Assessment of Opioid Prescribing Patterns in a Large Network of US Community Health Centers, 2009 to 2018

John Muench, Katie Fankhauser, Robert W. Voss, Nathalie Huguet, Daniel M. Hartung, Jean O'Malley, Steffani R. Bailey, Stuart Cowburn, Dagan Wright, Gordon Barker, Maria Ukhanova, Irina Chamine

Research output: Contribution to journalArticlepeer-review

14 Scopus citations


Importance: Understanding opioid prescribing patterns in community health centers (CHCs) that disproportionately serve low-income patients may help to guide strategies to reduce opioid-related harms. Objective: To assess opioid prescribing patterns between January 1, 2009, and December 31, 2018, in a network of safety-net clinics serving high-risk patients. Design, Setting, and Participants: Cross-sectional study of 3227459 opioid prescriptions abstracted from the electronic health records of 2129097 unique primary care patients treated from 2009 through 2018 at a network of CHCs that included 449 clinic sites in 17 states. All age groups were included in the analysis. Main Outcomes and Measures: The following measures were described at the population level for each study year: (1) percentage of patients with at least 1 prescription for an opioid by age and sex, (2) number of opioid prescriptions per 100 patients, (3) number of long-acting opioid prescriptions per 100 patients, (4) mean annual morphine milligram equivalents (MMEs) per patient, (5) mean MME per prescription, (6) number of chronic opioid users, and (7) mean of high-dose opioid users. Results: The study population included 2129097 patients (1158413 women [54.4%]) with a mean (SD) age of 32.2 (21.1) years and a total of 3227459 opioid prescriptions. The percentage of patients receiving at least 1 opioid prescription in a calendar year declined 67.4% from 15.9% in 2009 to 5.2% in 2018. Over the 10-year study period, a greater percentage of women received a prescription (13.1%) compared with men (10.9%), and a greater percentage of non-Hispanic White patients (18.1%) received an opioid prescription compared with non-Hispanic Black patients (9.5%), non-Hispanic patients who self-identified as other races (8.0%), and Hispanic patients (6.9%). The number of opioid prescriptions for every 100 patients decreased 73.7% from 110.8 in 2009 to 29.1 in 2018. The number of long-acting opioids for every 100 patients decreased 85.5% during the same period, from 22.0 to 3.2. The MMEs per patient decreased from 1682.7 in 2009 to 243.1 in 2018, a decline of 85.6%. Conclusions and Relevance: In this cross-sectional study, the opioid prescribing rate in 2009 in the CHC network was higher than national population estimates but began to decline earlier and more precipitously. This finding likely reflects harm mitigation policies and efforts at federal, state, and clinic levels and strong clinical quality improvement strategies within the CHCs.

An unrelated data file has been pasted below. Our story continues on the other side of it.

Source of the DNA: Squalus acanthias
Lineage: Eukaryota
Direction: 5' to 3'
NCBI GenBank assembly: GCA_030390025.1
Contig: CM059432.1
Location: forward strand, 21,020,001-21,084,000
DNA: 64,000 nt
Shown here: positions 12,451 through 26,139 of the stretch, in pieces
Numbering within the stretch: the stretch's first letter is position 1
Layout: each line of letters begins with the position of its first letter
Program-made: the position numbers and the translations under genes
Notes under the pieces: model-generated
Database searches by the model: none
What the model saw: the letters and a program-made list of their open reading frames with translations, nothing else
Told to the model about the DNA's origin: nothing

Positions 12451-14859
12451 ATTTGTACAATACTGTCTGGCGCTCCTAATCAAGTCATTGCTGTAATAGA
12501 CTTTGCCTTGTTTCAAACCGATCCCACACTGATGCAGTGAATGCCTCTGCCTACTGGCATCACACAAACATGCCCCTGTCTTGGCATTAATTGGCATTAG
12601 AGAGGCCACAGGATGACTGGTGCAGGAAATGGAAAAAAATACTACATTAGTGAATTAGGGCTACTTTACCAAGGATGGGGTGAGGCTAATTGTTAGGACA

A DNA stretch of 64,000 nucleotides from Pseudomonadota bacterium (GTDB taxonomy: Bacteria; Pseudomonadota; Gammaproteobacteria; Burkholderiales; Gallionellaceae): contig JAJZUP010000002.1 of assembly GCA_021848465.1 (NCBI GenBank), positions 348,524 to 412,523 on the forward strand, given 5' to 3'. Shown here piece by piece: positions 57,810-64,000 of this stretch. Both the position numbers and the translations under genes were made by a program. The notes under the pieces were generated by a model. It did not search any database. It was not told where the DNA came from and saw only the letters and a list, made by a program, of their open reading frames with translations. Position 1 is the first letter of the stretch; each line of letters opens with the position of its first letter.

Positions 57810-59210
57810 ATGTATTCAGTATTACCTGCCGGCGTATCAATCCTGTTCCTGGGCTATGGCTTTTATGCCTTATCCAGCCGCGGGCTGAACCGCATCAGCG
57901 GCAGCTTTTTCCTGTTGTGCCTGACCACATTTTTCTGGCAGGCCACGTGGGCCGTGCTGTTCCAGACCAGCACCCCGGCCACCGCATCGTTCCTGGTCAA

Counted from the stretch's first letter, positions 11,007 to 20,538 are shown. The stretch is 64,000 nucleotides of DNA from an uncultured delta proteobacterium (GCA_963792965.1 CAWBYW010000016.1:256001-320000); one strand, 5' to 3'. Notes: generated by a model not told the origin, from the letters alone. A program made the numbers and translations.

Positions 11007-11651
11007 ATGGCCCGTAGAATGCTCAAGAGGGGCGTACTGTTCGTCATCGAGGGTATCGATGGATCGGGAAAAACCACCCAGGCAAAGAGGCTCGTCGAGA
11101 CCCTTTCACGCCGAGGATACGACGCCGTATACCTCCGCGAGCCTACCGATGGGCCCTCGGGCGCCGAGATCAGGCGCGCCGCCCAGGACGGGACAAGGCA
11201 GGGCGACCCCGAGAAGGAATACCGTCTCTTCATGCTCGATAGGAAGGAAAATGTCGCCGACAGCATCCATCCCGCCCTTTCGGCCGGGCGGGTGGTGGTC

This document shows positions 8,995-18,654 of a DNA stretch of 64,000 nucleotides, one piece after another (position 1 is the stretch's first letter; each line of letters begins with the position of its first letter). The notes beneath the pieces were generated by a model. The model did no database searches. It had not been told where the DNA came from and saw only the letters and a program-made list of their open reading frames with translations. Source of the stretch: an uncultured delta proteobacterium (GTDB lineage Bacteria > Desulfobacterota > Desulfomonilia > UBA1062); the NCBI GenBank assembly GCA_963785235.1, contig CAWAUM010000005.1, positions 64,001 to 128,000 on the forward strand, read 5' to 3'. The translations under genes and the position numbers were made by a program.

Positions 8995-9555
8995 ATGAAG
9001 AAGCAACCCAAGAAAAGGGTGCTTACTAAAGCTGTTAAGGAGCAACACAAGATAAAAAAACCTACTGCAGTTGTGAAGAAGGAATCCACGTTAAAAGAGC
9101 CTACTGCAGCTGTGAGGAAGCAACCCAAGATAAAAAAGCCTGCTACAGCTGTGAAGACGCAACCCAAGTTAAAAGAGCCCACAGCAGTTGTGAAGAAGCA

Original languageEnglish (US)
Article number2013431
JournalJAMA Network Open
Issue number9
StatePublished - Sep 18 2020

ASJC Scopus subject areas

  • Medicine(all)


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